This column is a vehicle for a number of items in a bits-and-pieces, strictly opinion, sometimes irreverent format. Look for "Just Sayin'" to run once a week in this spot.
Was Friday Pam Bondi's Date with Destiny?
Florida Attorney General Pam Bondi might have made the not-so-short list to serve as Donald Trump's attorney general. Or not. Certainly she's been conspicuous by her absence in Tallahassee during the past week. And she walked into Trump Tower at 12:49 p.m. Friday, avoiding press questions all the way, with a confirmed appointment with the president-elect.
Personally, I'm inclined to believe she's under consideration all right, but for a lesser something within the new administration than U.S. AG -- definitely a position designed to turn her head.
Trump's office released this Friday appointment list for the president-elect: Sen. David Perdue, (Retired Admiral) Jay Cohen, Robert Gates, Pam Bondi, John Bolton, Sen. Heidi Heitkamp and David Malpass. No hint who was interviewing for what.
Long before it was politically wise to support Trump, Tampa’s Bondi was backing the New York businessman. She was a fixture at all of his campaign events in the Sunshine State, like the warm-up act at a big-time rock concert.
Bondi allegedly was the beneficiary of a legally questionable gift from the Trump Foundation at a time when she was looking into potential charges against Trump University. It's a story that won't go away. And though her early support for Trump’s candidacy earned her a position on his transition team, the question is, will the billionaire president really want to appoint her AG, which would guarantee that questions about his relationship with her never go away?
— Ramon Taylor (@ramonctaylor) December 2, 2016
Guru Jason Gonzalez and SSN Nailed Supreme Court Picks in September
About those three Supreme Court finalists the Judicial Nominating Commission selected last Monday ... I don't usually boast, but shucks, piece of cake: Sunshine State News had the story nearly three months before it happened.
Ah, but let me fess up. The only thing we can (and do) take credit for is going to the right source. As soon as Justice James E.C. Perry's mandatory retirement hit the news, SSN tapped The Guru. That's right ...
That was our genius: calling on Jason Gonzalez to do the hard work.
Jason is managing partner of the Tallahassee office of Shutts & Bowen LLP. Before Shutts, he served as general counsel to the governor and as gubernatorial appointee to the Florida Supreme Court Judicial Nominating Commission. Jason was also the chief advisor to the governor on the appointment of 64 Florida judges and the chief advisor to former Gov. Charlie Crist on four of the seven justices currently serving on the Florida Supreme Court.
I knew I'd hit the jackpot as soon as he said of possible justice candidates, "It's not such a wide field. Justice Perry is the only member of the Supreme Court from the Fifth District, so the appointment will be limited to applicants from that district." He treated my question like child's play.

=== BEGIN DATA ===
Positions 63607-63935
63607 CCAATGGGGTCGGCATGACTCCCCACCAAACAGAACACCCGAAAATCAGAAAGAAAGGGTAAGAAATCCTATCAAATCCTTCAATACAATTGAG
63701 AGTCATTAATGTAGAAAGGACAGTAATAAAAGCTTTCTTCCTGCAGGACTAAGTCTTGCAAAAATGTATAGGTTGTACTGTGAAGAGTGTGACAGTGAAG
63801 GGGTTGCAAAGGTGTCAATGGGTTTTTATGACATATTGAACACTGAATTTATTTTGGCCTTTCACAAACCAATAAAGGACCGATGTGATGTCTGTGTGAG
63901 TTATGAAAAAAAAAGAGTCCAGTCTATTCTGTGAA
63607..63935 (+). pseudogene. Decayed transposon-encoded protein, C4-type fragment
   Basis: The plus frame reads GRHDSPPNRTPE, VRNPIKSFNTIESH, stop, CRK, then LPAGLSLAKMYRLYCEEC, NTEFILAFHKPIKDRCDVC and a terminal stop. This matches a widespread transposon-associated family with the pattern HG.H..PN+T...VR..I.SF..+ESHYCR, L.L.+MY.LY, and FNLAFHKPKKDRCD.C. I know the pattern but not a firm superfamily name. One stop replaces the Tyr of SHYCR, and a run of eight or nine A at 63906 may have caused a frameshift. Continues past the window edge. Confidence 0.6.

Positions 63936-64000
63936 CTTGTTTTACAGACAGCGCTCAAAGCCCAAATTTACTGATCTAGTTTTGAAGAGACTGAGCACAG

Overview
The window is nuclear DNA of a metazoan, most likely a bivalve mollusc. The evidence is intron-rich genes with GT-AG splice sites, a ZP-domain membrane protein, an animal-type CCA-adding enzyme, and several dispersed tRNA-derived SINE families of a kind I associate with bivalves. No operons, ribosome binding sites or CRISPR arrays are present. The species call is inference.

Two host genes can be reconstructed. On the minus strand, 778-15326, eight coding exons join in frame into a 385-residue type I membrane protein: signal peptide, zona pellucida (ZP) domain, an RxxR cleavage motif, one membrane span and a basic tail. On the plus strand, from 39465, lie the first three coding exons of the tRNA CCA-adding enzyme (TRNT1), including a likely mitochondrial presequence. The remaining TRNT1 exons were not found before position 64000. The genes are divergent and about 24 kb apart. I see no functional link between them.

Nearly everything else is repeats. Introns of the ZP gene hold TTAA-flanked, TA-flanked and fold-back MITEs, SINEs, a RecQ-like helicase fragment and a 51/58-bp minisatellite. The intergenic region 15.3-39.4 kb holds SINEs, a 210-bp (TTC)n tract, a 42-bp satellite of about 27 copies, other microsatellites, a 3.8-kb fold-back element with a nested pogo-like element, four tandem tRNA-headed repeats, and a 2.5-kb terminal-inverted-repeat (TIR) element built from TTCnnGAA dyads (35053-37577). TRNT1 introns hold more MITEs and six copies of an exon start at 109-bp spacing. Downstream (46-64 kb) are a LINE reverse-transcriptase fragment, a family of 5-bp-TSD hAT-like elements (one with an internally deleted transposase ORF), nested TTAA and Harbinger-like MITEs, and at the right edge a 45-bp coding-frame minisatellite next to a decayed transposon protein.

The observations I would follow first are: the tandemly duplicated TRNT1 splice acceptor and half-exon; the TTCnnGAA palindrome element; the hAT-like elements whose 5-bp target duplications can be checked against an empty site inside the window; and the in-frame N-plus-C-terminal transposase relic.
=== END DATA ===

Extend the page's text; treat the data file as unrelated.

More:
I didn't have to wait. Jason rattled the names off as if they were household words: Fifth District Court of Appeal Chief Judge C. Alan Lawson, appellate Judge Wendy Berger and Orlando lawyer Dan Gerber.
It wasn't until after Jason put the names out there that other attorneys picked up on the story and whispered the same names.
Obama Legacy: Add the Crushing Weight of Regulatory Burden
If Donald Trump doesn't rip the Environmental Protection Agency to shreds as one of his first orders of business, I'll be amazed.
Just out is a new analysis from American Action Forum showing how much of an impact EPA rules have had on heavy trucks. That alone has boosted the 10-year regulatory burden on America past $1 trillion.
To bring the pain home, regulatory costs amount to a one-time charge of $3,080 per person for every man, woman and child in America.
Oh, yes, and some 75 percent of it has been imposed by the Obama administration.
"In other words, each year every person, regardless of age, in the nation is responsible for paying roughly $540 in regulatory costs. These burdens might take the form of higher prices, fewer jobs, or reduced wages," said AAF's Sam Batkins, director of regulatory policy at the watchdog group.
Batkins said the new high in regulatory costs came after new fuel standards for trucks were implemented.
Expect those costs to rise during the 50 days Obama has left in office. The president has already broken records for new regulations and added red tape this year. He is scrambling to lock in several environmental regulations before his Oval Office days are done.
Even before he heard this latest news, Trump promised to kill two current regulations for every new one he adds.
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